It is said by Hirsch that about one-seventh of the mortality that exists among civilized men is due to tuberculosis in its various forms; and when we consider the dreadful mortality due to this group of diseases, there is rather a remarkable fact that confronts us in studying the life history of the tubercle bacillus, namely, that it is apparently, when compared with many other species of bacilli and bacteria, very much less virulent and deadly.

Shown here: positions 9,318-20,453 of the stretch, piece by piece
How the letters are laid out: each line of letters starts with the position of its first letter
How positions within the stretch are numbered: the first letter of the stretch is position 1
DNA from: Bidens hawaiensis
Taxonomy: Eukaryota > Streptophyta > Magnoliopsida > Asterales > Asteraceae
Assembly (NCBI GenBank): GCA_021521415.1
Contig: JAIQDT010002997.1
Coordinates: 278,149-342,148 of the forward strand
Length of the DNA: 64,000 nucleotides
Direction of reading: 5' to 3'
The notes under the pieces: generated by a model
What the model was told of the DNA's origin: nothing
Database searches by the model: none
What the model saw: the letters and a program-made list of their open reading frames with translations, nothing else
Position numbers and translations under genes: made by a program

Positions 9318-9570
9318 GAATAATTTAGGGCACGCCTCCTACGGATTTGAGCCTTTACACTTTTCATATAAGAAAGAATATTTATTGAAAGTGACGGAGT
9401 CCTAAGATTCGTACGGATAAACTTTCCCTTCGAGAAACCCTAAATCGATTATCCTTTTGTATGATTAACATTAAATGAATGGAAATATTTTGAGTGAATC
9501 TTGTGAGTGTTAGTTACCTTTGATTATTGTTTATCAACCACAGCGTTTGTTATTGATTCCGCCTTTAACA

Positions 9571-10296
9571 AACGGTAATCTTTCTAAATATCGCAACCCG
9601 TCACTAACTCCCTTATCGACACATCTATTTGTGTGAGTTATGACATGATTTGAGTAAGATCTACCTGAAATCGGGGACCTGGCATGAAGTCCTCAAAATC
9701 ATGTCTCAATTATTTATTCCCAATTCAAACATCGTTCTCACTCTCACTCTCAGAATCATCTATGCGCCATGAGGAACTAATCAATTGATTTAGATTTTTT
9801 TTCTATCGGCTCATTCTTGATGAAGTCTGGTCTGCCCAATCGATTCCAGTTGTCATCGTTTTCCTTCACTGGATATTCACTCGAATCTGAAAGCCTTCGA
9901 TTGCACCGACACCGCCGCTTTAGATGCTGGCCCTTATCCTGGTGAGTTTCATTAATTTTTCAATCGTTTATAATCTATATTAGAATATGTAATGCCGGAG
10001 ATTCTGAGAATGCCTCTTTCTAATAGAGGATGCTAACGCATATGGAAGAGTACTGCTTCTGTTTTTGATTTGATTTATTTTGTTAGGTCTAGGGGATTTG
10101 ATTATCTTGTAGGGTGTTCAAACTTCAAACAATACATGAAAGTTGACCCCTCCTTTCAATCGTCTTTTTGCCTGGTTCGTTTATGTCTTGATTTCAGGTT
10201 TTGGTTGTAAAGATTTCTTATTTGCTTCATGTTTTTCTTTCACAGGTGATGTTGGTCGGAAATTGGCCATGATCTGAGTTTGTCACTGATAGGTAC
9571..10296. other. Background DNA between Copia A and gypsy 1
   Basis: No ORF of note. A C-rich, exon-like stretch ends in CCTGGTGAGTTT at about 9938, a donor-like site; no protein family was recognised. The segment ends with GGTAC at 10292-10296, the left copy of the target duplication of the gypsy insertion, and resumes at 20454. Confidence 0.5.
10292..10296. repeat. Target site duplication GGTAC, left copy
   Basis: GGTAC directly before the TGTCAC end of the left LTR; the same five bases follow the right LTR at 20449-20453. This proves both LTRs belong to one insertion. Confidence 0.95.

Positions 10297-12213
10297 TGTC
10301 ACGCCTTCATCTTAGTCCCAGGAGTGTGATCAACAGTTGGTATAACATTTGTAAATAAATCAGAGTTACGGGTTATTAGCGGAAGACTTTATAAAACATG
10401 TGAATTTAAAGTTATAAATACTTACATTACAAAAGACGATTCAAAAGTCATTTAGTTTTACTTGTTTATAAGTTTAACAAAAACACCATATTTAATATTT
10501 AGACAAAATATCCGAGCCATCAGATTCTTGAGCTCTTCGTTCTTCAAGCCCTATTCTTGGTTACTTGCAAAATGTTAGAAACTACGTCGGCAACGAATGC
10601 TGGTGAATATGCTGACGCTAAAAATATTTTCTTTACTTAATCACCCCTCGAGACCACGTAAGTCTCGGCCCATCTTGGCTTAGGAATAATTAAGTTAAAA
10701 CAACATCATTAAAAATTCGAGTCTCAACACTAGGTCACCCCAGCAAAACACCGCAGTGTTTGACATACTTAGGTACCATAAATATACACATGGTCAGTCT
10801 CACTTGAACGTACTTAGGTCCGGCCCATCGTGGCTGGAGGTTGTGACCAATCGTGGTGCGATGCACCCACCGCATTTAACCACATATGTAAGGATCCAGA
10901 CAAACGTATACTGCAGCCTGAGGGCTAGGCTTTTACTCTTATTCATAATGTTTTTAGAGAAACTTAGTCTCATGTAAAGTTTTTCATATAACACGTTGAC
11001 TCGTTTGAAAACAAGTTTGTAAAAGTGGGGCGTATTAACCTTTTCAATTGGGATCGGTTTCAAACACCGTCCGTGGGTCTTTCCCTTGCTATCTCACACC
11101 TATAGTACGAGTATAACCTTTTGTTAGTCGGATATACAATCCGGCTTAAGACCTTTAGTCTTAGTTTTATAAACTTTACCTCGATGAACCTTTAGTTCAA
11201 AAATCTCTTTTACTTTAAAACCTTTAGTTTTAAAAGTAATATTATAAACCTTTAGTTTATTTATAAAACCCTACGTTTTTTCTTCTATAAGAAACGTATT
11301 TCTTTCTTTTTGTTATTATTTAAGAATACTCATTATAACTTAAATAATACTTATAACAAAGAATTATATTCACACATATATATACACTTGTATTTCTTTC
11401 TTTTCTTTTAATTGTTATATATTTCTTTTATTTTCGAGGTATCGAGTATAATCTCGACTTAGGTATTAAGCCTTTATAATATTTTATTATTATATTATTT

Let us compare for a moment the tubercle bacillus with the Klebs-Loeffler bacillus of diphtheria. The tubercle bacillus, it is true, can be inoculated on raw and cut surfaces, but only with great difficulty and under exceptionally favorable conditions which aid in its development. Even when it does develop under favorable conditions of soil and habitat, its powers of growth and multiplication are slow and feeble, when compared with many other pathogenic micro-organisms. Compare